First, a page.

Imagine being a bride and arriving for your wedding only to be told by the vicar at the church door that you couldn’t get married because there had been a mix-up with the reading of the banns.
That actually happened at St Mary’s Church, in Melton, exactly 60 years ago today (Thursday) to David and Ceris Turbayne.
The drama didn’t end there because David’s brother, Tommy, then had to make a mad dash to Leicester to get a special licence from the bishop.
In the meantime, the bride and groom to-be, together with their 60 guests, headed off early for their reception meal at the nearby Anne of Cleves pub.
And all was well in the end because the happy couple got married after Tommy returned with the all important document and this week they celebrated their diamond wedding at their Old Dalby home.
They can look back on that eventful day now with a smile and a chuckle although it made newspaper headlines across the country at the time.
Ceris (78) recalled: “I remember arriving at the church door and the vicar saying to me ‘there is a bit of a problem’.
“I was a bit surprised but the overriding thing for me was that it would be OK as long as we could still get married on the day because I didn’t want to have to go home having not got married.
“As it happened we were able to go the Anne of Cleves and we got married at 2.30pm instead of at 12.”
Ceris was born at Asfordby Hill and her father worked at the old Stanton Ironworks after moving to the area from his native Wales.
David, who is now 83, was born at Burton Lazars and his father, George, was proprietor of Melton’s Snowflake Laundry, which is now run by brother Tommy, who saved the day at their wedding.
David lost both of his parents before he met Ceris and became legal guardian for his sister Elizabeth, who he later gave two transplants of bone marrow to before she passed away from Leukaemia 20 years ago.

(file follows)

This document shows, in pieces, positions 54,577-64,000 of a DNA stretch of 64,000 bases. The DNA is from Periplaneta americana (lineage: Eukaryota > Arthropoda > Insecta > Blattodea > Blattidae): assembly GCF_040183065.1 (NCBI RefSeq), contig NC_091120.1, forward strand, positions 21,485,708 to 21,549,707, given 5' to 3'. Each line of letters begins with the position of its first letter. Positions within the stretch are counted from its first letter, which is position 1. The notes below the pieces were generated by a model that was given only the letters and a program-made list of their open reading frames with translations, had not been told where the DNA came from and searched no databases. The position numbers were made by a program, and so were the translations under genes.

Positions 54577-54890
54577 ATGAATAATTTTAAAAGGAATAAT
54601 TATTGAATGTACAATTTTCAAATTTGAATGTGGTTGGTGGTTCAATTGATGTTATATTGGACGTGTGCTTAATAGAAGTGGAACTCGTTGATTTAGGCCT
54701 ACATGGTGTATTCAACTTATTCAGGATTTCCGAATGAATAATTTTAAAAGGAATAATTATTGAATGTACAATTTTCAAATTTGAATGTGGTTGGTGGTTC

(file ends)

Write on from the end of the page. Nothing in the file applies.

The couple met at a farmer’s ball in January 1958 after being introduced by a friend, they got engaged two months later and were married in December.
“People today would be shocked that we got engaged so soon after meeting but we just knew it was right,” said Ceris.
David was a teacher, working in a number of schools before being getting a head’s post in Rugby, while his wife worked mainly as a hairdresser.
They have three children - Karen, Susi and Martyn - three grandchildren, Ben, Tom and Mathew, and a great-grandson, James.
Both have been churchwardens at St John the Baptist Church at Old Dalby and Ceris runs a drop-in club for elderly people in the village every Thursday.
They both share a love of golf, as do most members of the family, and they organise regular family tournaments in Cornwall, which are described by Ceris as highly competitive and a little ‘cut throat’.
So what is the secret of their long and happy marriage? David said: “We care for each other, we love and trust each other.
“We’ve had a family motto as the kids have grown up which is ‘we are a family and we do things together’.
“We have had a wonderful life and we’ve been very lucky.”